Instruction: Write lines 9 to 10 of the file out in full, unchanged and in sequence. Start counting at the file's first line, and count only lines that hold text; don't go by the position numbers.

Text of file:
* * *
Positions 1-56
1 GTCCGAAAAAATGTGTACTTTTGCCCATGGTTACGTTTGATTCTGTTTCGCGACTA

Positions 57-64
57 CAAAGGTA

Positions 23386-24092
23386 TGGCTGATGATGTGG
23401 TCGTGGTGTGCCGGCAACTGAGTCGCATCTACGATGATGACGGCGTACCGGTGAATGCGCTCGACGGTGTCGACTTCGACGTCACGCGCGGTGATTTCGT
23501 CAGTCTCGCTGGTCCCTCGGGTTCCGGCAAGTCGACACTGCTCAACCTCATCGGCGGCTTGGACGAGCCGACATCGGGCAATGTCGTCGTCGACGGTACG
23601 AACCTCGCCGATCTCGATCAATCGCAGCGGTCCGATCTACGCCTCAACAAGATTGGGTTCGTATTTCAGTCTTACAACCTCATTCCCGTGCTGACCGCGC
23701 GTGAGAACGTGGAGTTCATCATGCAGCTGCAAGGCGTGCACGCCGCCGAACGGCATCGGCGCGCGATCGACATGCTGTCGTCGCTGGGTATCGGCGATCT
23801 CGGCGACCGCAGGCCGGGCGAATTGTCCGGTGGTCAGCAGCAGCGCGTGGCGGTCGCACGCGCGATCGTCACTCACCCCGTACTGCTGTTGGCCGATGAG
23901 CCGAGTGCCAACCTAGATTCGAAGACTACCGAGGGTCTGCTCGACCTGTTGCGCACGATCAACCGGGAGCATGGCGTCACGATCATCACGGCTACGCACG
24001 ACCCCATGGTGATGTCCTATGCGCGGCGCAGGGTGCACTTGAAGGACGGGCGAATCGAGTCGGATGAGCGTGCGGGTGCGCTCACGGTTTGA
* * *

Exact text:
23601 AACCTCGCCGATCTCGATCAATCGCAGCGGTCCGATCTACGCCTCAACAAGATTGGGTTCGTATTTCAGTCTTACAACCTCATTCCCGTGCTGACCGCGC
23701 GTGAGAACGTGGAGTTCATCATGCAGCTGCAAGGCGTGCACGCCGCCGAACGGCATCGGCGCGCGATCGACATGCTGTCGTCGCTGGGTATCGGCGATCT